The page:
IMHO, Excel went down the tubes when they got past 2003. I didn’t like the GUI, (keep it simple, I’m working here!), and I have always hated the way something that worked in the last version doesn’t quite in the next. I refused to buy a newer version to open the “x” (docx, xlsx) files, and just downloaded Open Office.
I am wondering if you mean something different by 'calculate a median value' because in a Pivot, using (right-click) > Value Field Settings gives you the options to sum, average, std dev and others. (This would be a complete threadjack if we all suddenly go off on an Excel session - LOL)
Wait, scratch that. Median Value. Gotcha.
Just keep this in mind the next time you see some Microsoft shill on TV boasting about the adoption of Windows 8, and how it has been installed on tens of millions of computers, as if users are loving it. Only 1,000 Firefox users running Metro at any given time is ABYSMAL, and is a real world number. That's worse than the equivalent PMSNBC viewers for TV.
I'm in IT, and can't tell you how many times I've ever heard coworkers(usually the people in charge) use the empty headed phrase: "Change Is Good". Usually that's the response when people complain about changing to an undesirable product or upgrade. I usually make it a point to disagree, saying "No, POSITIVE Change Is GOOD". Going out of business, losing your job, or death is also change, but it isn't necessarily a situation where "Change Is Good" or an 'upgrade' being "progress". Just look at our President who wanted to implement "change" for a perfect example of change NOT being "good"....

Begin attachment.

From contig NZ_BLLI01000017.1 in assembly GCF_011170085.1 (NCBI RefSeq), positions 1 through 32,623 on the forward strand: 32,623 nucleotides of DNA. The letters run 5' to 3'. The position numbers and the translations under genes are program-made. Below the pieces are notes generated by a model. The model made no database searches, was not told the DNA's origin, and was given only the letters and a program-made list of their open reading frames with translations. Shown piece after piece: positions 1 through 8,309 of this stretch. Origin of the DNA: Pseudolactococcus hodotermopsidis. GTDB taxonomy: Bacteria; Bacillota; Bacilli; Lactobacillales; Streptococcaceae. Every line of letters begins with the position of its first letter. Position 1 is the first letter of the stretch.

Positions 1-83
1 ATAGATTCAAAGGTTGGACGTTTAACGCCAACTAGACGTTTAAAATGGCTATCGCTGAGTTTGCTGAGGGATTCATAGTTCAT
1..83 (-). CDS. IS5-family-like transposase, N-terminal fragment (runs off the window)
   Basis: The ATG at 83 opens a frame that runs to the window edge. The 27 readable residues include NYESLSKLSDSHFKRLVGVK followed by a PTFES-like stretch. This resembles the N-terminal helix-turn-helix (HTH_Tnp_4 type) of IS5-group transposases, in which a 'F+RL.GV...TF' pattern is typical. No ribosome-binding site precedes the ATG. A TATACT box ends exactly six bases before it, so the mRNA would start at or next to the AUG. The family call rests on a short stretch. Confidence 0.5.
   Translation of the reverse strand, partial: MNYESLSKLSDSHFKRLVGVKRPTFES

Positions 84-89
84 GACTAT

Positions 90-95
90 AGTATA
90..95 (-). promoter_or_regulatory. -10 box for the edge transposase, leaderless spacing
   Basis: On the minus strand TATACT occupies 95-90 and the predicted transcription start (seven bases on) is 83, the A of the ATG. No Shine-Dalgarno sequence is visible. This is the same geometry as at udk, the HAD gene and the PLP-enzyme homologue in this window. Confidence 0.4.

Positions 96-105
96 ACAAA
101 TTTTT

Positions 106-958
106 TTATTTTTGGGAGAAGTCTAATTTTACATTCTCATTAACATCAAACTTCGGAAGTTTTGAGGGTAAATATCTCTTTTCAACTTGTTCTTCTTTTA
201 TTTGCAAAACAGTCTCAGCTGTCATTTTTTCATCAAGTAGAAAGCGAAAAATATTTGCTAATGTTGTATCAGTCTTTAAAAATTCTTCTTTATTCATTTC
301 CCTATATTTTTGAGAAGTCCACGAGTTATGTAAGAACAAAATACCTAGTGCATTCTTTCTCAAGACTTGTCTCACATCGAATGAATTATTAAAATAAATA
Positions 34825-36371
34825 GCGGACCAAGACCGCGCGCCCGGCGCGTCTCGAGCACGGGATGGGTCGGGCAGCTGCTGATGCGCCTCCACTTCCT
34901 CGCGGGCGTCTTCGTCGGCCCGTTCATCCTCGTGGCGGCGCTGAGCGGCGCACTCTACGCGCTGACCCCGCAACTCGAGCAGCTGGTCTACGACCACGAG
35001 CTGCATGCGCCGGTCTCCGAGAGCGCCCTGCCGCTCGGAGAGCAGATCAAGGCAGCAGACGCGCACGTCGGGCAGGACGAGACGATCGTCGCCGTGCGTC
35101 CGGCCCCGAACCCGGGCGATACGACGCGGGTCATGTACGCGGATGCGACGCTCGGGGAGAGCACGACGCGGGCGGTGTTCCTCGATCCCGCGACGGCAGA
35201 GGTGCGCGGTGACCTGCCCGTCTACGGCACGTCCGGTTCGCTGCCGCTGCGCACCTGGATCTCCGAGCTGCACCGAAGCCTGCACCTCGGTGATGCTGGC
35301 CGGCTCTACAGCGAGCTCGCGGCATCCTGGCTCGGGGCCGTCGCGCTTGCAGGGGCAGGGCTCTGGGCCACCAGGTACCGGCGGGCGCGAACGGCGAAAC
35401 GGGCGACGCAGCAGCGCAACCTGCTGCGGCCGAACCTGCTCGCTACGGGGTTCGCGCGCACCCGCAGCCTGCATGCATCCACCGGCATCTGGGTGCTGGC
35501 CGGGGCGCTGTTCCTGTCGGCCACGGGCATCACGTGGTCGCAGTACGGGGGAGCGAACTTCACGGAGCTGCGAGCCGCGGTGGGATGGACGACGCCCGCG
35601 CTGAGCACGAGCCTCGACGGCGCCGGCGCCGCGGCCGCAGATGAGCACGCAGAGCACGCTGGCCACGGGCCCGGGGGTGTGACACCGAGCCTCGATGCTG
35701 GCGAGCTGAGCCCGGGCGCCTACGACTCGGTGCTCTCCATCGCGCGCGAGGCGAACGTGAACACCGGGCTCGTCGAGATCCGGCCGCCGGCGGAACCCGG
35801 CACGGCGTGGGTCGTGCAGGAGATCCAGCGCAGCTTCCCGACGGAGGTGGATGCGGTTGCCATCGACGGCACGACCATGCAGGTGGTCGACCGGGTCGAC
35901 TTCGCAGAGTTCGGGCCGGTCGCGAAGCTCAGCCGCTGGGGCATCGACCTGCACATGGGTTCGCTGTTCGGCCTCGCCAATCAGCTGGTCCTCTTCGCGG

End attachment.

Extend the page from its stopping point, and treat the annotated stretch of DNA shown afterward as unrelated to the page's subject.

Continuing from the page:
I quite like Metro on my Windows tablet and Windows phone. I tried the FF beta for Metro, but it couldn’t compete with Internet Explorer on Metro, which is actually quite nice.
I can’t imagine not using Firefox in the future. I have so many privacy add-on now that just make using the internet so much more convenient. I block most every kind of annoyance that can be thrown at me. I even block pages that read my blocks and try to circumvent me.
Google has done fairly rapid regular updates to Chrome and I haven’t had any significant issues with browser extension updates (Symantec has been very timely with updates to the Identity Safe extension from Norton Internet Security).